I think you may be a bit confused, the first layer of an LCD display is a polarizing filter, without which you will only see a white screen. An additional layer of plastic or glass may be added to the display for either structural support or screen protection. Most monitors and some laptops do not have anything on top of the polarizing filter. Most likely, right now, you are staring at a naked LCD panel, and it needs all of its elements to function.
So uhhh… buy the thing that looks the best to you?
Here is someone cutting the polarizing filter from a monitor.
nono, de-glassing and removing the polarizing filter are different projects
I’m not talking about the layers of the panel but surely you’ve seen a monitor with glass on top of the panel, think about what an imac looks like you can’t tell me that the hunk of glass the panel sits behind is the polarizing filter.
They make glossy monitors for this exact reason. Glass on its own doesnt immediately mean better colors but a glossy finish does. I prefer matte to gloss simply because of glare. Slightly washed out color doesnt bother me at all.
I have never owned a monitor that had anything on top of the polarizing filter. But I have seen quite a few laptops with an additonal glass layers on top of the panels. Next, a glossy LCD has a smooth polarizing filter. A matte LCD has a filter that has been sanded so it diffuses the light and doesn’t reflect as much.
No its not glass, and no thats not what I’m talking about. They make non glass monitors and TVs with a gloss finish on the screen. These displays will have slightly better colors (compared to matte) because of that finish. The reason people prefer matte over gloss is because of glare issues that come with having a gloss finish. Whether the polarizing film is glossy or theres a glass substrate makes no difference.
Yes, but like I have said twice before, a monitor with an additional layer on top of the filter is very very rare. But it is very very easy to spot. If the bezel and the screen are one peice then you can remove it to expose the naked panel.
Yes you are correct, however my whole point in the OP was that I would rather have that extra glass because the colors look deeper (to me) when it is present. and the fact that these types of monitors are Rare is frustrating.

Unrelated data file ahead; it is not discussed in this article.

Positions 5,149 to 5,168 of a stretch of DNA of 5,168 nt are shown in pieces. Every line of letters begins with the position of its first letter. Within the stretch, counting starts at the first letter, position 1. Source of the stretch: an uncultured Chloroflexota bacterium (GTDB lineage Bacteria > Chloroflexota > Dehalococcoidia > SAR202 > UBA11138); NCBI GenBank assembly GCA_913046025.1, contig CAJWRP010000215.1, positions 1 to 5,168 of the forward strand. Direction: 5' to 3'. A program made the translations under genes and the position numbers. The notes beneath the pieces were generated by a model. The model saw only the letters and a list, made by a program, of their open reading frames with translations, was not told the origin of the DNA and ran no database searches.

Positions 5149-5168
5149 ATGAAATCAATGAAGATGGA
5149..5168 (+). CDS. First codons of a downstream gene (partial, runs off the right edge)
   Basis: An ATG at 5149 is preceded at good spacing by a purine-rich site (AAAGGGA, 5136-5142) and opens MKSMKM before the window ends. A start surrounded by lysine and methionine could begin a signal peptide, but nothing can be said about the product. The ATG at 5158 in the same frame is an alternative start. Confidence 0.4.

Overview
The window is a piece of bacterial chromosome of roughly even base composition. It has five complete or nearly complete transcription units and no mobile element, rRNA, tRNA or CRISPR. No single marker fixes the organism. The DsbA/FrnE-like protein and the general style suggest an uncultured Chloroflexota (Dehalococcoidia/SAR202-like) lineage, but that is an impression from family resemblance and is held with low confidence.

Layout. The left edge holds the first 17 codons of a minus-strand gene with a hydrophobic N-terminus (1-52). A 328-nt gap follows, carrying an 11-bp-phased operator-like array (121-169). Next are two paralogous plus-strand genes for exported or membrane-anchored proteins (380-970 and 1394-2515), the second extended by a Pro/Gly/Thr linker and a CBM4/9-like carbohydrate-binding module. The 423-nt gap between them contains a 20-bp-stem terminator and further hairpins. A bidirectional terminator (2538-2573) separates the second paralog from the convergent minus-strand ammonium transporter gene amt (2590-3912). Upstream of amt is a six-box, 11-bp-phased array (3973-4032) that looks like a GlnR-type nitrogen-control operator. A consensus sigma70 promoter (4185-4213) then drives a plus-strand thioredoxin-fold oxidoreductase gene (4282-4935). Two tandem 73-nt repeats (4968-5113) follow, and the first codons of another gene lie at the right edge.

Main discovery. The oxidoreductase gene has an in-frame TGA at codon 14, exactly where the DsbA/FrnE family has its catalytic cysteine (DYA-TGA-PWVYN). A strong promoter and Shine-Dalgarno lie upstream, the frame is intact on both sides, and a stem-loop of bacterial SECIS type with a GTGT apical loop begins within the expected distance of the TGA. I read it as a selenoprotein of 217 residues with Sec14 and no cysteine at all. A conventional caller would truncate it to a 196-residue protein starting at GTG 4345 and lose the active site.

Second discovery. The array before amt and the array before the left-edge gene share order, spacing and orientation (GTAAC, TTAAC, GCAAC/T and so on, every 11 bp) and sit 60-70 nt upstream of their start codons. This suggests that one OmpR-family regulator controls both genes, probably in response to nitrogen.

There is a difference in color between a gloss panel and matte panel
There is no difference in color between Non glass and glass monitor
My personal eyes prefer a Tempered glass on top of a Gloss polarizing filter when compared to the Bare matte polarizing filter & Bare gloss polarizing filter that is present on most of modern monitors aside from cell phones.
By the way most curved monitors have tempered glass on top of the panel. They kinda have to, for structural support.
Next, you can polish a matte panel to a glossy one.
Also, are you sure you like the look. I have changed a few panels in laptops for my friends, most of the time having to remove a layer of glass to change the panel. And I really think that the glass makes the panel seem a bit less color vibrant. But the difference is next to unnoticeable.
There isn’t a whole lot online about why glossy monitors have higher contrast and richer colors, but I was able to find this:
Matte – Matte monitors on the other hand, are designed with anti-glare features, making them more tolerant against reflections. They are designed with “polarizing layer” on its surface coarsed through
mechanical and sometimes, chemical process.
The matte finish on its surface works by diffusing ambient light, rather than reflecting it back to the viewer. It reduces ambient reflection, which makes things displayed on its screens are easier to see under a brightly lit room, outdoors, or even when placed under fluorescent light bulbs in an office. The downside however is that, colors and images appear dull and lifeless compared to its glossy counterpart.
This however, to some degree, affects the light coming off the monitor, causing some colors of images to not look as lively and as vivid as they should be, as the desirable effects of glare reduction also causes the same diffusion to the monitor’s display.
So from this, we can infer that de-glassing a monitor gives you the the color reproduction and contrast of a glossy monitor, without the the problem of glare making the screen difficult to see or the muted display of a matte monitor. The process of de-glassing contains inherent risks though.